Could The NewLink Genetics Corporation (NASDAQ:NLNK) Ownership Structure Tell Us Something Useful?

A look at the shareholders of NewLink Genetics Corporation (NASDAQ:NLNK) can tell us which group is most powerful. Institutions will often hold stock in bigger companies, and we expect to see insiders owning a noticeable percentage of the smaller ones. We also tend to see lower insider ownership in companies that were previously publicly owned.

NewLink Genetics is a smaller company with a market capitalization of US$72m, so it may still be flying under the radar of many institutional investors. Our analysis of the ownership of the company, below, shows that institutions are noticeable on the share registry. We can zoom in on the different ownership groups, to learn more about NLNK.

See our latest analysis for NewLink Genetics

NasdaqGM:NLNK Ownership Summary October 31st 18
NasdaqGM:NLNK Ownership Summary October 31st 18

What Does The Institutional Ownership Tell Us About NewLink Genetics?

Institutional investors commonly compare their own returns to the returns of a commonly followed index. So they generally do consider buying larger companies that are included in the relevant benchmark index.

We can see that NewLink Genetics does have institutional investors; and they hold 42% of the stock. This suggests some credibility amongst professional investors. But we can’t rely on that fact alone, since institutions make bad investments sometimes, just like everyone does. When multiple institutions own a stock, there’s always a risk that they are in a ‘crowded trade’. When such a trade goes wrong, multiple parties may compete to sell stock fast. This risk is higher in a company without a history of growth. You can see NewLink Genetics’s historic earnings and revenue, below, but keep in mind there’s always more to the story.

NasdaqGM:NLNK Income Statement Export October 31st 18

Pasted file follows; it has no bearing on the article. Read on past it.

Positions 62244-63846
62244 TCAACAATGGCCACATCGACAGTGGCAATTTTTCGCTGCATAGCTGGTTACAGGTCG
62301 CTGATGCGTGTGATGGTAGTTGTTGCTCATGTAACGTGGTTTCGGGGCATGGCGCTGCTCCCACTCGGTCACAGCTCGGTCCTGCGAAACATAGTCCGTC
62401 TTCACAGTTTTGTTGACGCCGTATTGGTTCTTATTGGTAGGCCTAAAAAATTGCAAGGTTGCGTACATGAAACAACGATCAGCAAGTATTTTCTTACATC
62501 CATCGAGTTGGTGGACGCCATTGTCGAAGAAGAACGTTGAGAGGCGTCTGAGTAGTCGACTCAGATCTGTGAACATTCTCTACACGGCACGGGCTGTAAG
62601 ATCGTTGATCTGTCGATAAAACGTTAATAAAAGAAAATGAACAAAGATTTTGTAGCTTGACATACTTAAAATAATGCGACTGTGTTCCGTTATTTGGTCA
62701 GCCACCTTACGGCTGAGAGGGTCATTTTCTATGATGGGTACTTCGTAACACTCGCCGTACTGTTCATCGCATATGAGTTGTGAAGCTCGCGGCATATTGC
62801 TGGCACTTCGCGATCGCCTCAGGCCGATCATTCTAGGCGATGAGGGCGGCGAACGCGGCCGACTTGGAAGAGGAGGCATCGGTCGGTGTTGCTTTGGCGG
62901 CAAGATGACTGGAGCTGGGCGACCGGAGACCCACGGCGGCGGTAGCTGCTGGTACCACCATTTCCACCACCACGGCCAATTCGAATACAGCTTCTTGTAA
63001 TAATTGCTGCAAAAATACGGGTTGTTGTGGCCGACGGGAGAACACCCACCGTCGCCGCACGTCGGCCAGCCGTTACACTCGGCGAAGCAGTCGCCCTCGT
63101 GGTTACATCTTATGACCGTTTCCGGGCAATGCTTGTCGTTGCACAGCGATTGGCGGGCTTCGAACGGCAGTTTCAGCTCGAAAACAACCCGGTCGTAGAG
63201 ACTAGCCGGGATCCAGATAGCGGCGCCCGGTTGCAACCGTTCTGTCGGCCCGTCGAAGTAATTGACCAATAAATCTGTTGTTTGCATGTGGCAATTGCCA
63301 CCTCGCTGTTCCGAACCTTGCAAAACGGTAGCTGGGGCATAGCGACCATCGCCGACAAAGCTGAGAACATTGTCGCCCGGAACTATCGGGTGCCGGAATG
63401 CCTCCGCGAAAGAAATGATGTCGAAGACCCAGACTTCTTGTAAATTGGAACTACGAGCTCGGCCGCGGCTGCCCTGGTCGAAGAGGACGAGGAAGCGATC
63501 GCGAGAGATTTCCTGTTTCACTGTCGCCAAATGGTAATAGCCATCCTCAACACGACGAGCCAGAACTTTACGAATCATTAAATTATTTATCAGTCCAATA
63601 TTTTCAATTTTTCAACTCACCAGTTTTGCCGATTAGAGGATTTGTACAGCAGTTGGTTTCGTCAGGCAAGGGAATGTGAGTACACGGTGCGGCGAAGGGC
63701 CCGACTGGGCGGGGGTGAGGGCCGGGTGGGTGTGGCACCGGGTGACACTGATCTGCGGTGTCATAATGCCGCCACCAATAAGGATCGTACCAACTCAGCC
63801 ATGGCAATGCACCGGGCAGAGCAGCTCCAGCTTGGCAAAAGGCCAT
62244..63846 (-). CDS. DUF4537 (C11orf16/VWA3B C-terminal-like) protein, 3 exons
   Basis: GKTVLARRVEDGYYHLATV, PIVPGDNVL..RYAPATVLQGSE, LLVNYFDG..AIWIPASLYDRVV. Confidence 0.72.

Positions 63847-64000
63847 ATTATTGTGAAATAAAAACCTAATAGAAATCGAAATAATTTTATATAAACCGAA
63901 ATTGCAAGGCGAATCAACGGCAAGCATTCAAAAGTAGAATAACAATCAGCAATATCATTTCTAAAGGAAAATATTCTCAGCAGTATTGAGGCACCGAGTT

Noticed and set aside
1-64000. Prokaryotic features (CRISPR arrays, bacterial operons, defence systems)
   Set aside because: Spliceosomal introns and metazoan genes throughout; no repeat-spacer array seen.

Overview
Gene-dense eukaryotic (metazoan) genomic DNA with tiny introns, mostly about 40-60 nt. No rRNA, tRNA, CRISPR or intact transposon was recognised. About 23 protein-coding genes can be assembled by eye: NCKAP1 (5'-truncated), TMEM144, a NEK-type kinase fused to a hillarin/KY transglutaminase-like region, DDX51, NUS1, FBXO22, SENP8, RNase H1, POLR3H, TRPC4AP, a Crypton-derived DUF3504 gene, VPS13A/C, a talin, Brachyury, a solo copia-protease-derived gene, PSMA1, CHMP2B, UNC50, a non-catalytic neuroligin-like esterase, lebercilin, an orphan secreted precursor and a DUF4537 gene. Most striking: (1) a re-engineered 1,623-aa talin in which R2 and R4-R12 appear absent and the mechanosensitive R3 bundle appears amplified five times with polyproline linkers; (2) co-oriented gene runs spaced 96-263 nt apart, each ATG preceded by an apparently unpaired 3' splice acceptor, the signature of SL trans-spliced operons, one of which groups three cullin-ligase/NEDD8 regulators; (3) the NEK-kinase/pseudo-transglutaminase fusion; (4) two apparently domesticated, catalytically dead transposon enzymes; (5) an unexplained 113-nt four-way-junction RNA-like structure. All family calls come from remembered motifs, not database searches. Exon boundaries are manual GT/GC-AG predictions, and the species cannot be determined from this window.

NasdaqGM:NLNK Income Statement Export October 31st 18

NewLink Genetics is not owned by hedge funds. There are plenty of analysts covering the stock, so it might be worth seeing what they are forecasting, too.

Insider Ownership Of NewLink Genetics

While the precise definition of an insider can be subjective, almost everyone considers board members to be insiders. Management ultimately answers to the board. However, it is not uncommon for managers to be executive board members, especially if they are a founder or the CEO.

I generally consider insider ownership to be a good thing. However, on some occasions it makes it more difficult for other shareholders to hold the board accountable for decisions.

We can see that insiders own shares in NewLink Genetics Corporation. It has a market capitalization of just US$72m, and insiders have US$918k worth of shares, in their own names. This shows at least some alignment, but I usually like to see larger insider holdings. You can click here to see if those insiders have been buying or selling.

General Public Ownership

The general public, with a 28% stake in the company, will not easily be ignored. This size of ownership, while considerable, may not be enough to change company policy if the decision is not in sync with other large shareholders.

Private Company Ownership

Our data indicates that Private Companies hold 28%, of the company’s shares. It’s hard to draw any conclusions from this fact alone, so its worth looking into who owns those private companies. Sometimes insiders or other related parties have an interest in shares in a public company through a separate private company.

Next Steps:

I find it very interesting to look at who exactly owns a company. But to truly gain insight, we need to consider other information, too.

Many find it useful to take an in depth look at how a company has performed in the past. You can access this detailed graph of past earnings, revenue and cash flow .

Ultimately the future is most important. You can access this free report on analyst forecasts for the company.

NB: Figures in this article are calculated using data from the last twelve months, which refer to the 12-month period ending on the last date of the month the financial statement is dated. This may not be consistent with full year annual report figures.

To help readers see past the short term volatility of the financial market, we aim to bring you a long-term focused research analysis purely driven by fundamental data. Note that our analysis does not factor in the latest price-sensitive company announcements.

The author is an independent contributor and at the time of publication had no position in the stocks mentioned. For errors that warrant correction please contact the editor at editorial-team@simplywallst.com.